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Aoife

Witty Little Knitter

I read fantasy, crime, true crime, lgbt-romance and books written by my favourite comedians. List not necessarily complete.
Sometimes I write for Bibliodaze

Currently reading

Stephen and Matilda
Jim Bradbury
Progress: 52/262 pages
Krieg und Frieden
Michael Grusemann, Leo Tolstoy
Progress: 579/1024 pages

Review: Tears of Pearl

Tears of Pearl - Tasha Alexander

Even before Emily steps off the Orient Express in beautiful and decadent Constantinople, she's embroiled in intrigue and treachery. The brutal death of a concubine in the sultan's palace allows her first foray into investigating a crime as an official agent of the British Empire--because only a woman can be given access to the forbidden world of the harem. There, she quickly discovers that its mysterious, sheltered walls offer no protection from a ruthless murderer.

 

"I don't think I could survive if anything happened to her. She's been beside me my whole life."
"You would. I'd make you."
"I'm not sure I'd thank you for it."
"You forget how persuasive I can be."

In which Emily is worried about her best friend dying and Colin is slightly creepy. Don't get me wrong. I'm sure he means well...but couldn't he have said how he'd help her through it instead of 'I will make you survive'? Also, two lines later they are talking about their sex-life again in that cutesy Victorian wink-wink-nudge-nudge way that did have me grin the first two or three times they did it but once every private conversation they head led to the same I wanted to yell 'Can you screw each other without constantly talking about it?'.

The mystery was just ridiculous. It involved so many coincidences that I just couldn't stretch my suspension of disbelief that far. And yes, cozy mysteries are books in which the main characters just keep stumbling over dead bodies or met people who just have but even for that genre the coincidences were over-the-top. 

 

I did like that death in childbirth was a topic since I can't remember many novels that are set in an era where that is an issue that talk about it. (No matter if they were written in that era or in the present day). But the way it was discussed left me mostly unmoved. Emily's fear of it was told rather than shown. Its only result were some long internal monologues and her not telling Colin about the fact that she thinks she might be pregnant. (And even that can just as easily be attributed to the fact that she fears Colin would stop her from doing more dangerous things once he knows).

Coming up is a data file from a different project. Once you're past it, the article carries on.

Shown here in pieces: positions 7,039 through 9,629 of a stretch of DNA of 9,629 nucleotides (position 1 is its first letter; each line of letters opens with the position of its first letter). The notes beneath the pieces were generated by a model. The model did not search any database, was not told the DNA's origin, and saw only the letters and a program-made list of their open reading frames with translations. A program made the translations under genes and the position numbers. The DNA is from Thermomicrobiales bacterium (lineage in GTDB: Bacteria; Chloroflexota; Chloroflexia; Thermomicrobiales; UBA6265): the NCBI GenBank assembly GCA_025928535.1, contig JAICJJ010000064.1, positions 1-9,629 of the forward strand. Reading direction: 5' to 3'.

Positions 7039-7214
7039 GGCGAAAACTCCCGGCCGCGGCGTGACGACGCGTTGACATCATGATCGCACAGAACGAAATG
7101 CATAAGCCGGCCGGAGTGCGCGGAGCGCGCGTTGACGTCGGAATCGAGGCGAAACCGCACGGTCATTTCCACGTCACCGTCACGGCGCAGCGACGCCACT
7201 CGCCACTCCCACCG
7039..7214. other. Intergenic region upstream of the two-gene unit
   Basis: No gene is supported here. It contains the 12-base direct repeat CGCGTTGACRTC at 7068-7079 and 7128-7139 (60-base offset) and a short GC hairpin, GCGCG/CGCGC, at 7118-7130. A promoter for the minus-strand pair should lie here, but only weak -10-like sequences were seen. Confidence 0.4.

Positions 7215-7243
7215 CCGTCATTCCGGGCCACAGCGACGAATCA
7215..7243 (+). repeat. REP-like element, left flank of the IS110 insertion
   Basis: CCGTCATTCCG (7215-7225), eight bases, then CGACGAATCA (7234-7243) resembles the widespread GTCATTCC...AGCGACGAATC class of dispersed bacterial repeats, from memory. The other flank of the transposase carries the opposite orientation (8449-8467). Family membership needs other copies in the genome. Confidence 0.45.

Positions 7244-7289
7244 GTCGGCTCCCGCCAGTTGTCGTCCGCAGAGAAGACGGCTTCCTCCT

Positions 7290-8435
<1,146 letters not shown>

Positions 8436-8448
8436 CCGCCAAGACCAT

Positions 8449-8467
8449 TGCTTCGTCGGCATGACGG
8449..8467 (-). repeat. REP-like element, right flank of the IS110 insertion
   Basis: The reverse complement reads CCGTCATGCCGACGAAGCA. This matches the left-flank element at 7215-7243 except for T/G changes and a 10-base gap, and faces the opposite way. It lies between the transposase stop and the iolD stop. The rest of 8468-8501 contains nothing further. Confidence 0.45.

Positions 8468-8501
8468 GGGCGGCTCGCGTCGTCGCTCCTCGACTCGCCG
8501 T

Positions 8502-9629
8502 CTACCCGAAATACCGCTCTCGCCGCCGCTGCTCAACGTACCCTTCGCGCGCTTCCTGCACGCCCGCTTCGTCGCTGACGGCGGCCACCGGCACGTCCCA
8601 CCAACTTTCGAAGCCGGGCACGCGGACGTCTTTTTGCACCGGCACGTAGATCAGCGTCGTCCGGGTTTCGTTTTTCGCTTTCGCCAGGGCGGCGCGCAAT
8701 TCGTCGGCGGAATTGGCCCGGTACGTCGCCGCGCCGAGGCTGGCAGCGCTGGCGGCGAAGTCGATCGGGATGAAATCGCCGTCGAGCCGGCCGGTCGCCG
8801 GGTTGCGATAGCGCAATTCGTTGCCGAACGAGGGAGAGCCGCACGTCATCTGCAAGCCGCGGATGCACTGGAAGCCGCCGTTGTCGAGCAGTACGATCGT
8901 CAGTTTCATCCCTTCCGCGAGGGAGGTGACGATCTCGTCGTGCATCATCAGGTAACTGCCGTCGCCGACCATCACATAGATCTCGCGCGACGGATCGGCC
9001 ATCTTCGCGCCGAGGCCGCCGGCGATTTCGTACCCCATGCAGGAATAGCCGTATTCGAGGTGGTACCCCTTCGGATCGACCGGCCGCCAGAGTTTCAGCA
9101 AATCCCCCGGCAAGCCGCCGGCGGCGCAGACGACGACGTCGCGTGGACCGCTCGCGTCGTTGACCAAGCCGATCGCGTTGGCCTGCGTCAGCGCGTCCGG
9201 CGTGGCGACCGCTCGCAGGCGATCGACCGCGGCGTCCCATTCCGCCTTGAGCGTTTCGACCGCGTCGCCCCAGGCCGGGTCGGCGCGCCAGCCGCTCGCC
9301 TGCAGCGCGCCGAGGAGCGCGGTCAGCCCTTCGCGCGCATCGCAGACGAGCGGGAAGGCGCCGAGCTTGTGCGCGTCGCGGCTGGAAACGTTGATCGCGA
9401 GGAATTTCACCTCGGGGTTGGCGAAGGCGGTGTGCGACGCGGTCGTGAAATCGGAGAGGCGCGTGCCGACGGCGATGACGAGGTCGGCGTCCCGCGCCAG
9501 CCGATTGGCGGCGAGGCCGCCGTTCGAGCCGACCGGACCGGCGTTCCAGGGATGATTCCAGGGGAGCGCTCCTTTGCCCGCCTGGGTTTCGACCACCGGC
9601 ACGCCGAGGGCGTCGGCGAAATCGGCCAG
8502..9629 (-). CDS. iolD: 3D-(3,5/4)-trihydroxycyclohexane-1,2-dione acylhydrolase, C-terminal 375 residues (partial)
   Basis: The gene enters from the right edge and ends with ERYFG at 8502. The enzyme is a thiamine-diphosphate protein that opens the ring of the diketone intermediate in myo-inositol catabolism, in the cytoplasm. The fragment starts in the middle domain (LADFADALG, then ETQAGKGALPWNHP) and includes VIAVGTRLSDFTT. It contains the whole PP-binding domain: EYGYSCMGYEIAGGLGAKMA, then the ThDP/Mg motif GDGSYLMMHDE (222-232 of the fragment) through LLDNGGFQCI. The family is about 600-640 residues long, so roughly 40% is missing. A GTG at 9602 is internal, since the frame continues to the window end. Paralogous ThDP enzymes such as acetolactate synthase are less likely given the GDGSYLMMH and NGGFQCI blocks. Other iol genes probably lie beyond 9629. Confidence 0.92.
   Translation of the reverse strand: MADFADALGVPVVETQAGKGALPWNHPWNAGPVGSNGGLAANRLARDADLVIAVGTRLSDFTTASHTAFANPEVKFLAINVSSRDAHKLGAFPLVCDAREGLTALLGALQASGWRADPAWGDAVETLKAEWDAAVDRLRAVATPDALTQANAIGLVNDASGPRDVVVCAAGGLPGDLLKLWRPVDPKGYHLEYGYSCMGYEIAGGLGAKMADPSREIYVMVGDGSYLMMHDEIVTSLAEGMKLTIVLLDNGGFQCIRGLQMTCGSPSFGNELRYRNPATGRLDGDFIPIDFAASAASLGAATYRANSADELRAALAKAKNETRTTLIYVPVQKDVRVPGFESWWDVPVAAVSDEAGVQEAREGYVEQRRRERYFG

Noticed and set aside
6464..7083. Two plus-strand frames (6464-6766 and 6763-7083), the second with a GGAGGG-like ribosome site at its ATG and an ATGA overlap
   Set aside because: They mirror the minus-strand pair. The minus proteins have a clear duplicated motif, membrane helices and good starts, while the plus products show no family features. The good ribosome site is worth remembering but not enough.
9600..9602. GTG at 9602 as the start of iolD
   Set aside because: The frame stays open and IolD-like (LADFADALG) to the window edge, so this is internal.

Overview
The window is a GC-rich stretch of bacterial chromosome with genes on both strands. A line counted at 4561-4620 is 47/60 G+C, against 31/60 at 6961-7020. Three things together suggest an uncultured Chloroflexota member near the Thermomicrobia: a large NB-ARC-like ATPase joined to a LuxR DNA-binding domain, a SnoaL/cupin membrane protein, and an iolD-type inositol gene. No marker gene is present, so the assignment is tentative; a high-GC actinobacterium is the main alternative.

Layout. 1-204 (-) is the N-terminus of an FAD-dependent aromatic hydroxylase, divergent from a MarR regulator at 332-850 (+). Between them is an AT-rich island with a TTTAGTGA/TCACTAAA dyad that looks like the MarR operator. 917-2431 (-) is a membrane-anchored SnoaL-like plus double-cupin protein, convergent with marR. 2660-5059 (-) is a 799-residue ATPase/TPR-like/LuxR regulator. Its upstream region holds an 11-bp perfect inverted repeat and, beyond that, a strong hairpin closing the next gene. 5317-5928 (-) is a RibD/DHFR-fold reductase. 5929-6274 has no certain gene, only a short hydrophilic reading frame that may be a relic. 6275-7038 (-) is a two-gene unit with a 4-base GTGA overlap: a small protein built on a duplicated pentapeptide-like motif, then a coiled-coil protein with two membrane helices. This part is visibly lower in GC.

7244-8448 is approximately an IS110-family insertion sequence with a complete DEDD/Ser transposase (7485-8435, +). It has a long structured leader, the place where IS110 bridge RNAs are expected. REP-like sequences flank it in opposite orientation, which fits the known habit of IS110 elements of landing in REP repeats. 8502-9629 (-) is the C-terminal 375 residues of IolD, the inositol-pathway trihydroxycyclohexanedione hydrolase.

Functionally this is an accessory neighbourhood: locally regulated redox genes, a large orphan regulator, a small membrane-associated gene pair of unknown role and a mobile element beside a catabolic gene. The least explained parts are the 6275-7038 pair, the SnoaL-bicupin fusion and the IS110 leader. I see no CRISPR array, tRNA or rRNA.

Ivy's storyline again did nothing for me. This book makes it painfully obvious that Ivy is just the foil to Emily. Ivy is the 'good Victorian woman' in the eyes of her contemporaries, while Emily is the one with too many strange ideas for her pretty little head. Ivy will always do what she is told and she'd never dream of demanding answers. Even if the answers concern her and even if she's scared. Ivy is there to tell the reader who 

Ivy is there to tell the reader how Victorian women were expected to behave and how much the good old days sucked. Ivy is there so that Emily can worry about her. Ivy is not in any way a character in her own right with interests, hopes or anything. She's a symbol, somebody Emily can angst over and occasionally a plot device.

 

Talking about characters that aren't really characters: Every single woman from the harem. They were there so that Emily could have discussions with them about whether women in the West are better or worse of than their counterparts in the ottoman empire. 

And while I think that that it's not intentional, it has some unfortunate implications that the only woman who is unhappy in the harem is the one who is secretly Christian. Because only if your religion tells you it's wrong, you'd be unhappy in such a place. Now that brings me to my biggest gripe with the book.

Spoiler alert. It's not directly about the mystery part but it is intertwined with it and it concerns events at the very end of the book so read at your own risk.

 

Roxelana, the unhappy Christian in the harem wants to flee. Because she hates her life in the harem and because she has a lover outside. And she wants Emily's help. After some reluctance Emily agrees. The escape fails and Roxelana has to return to the harem but - for contrived and absolutely nonsensical reason - she won't be punished further. Her lover (who is an idiot and screwed up badly in the course of the book) considers that a fitting punishment for his screw ups. Yes, you read that right. He will now suffer the punishment of not being able to screw the hot chick.

 

 

Meanwhile, the girl (full disclosure: she was also was stupid and screwed up...she was also terrified) is going to remain a sex-slave. Which she will hate because her religion tells her it leads to eternal damnation. (So does suicide so that wouldn't be a way out either). And she will be so popular with the other women after her attempt to flee, I'm sure.

But it's important that the guy has accepted that he has to put his dick somewhere else and this is going to be a bit bad for him.

 

(show spoiler)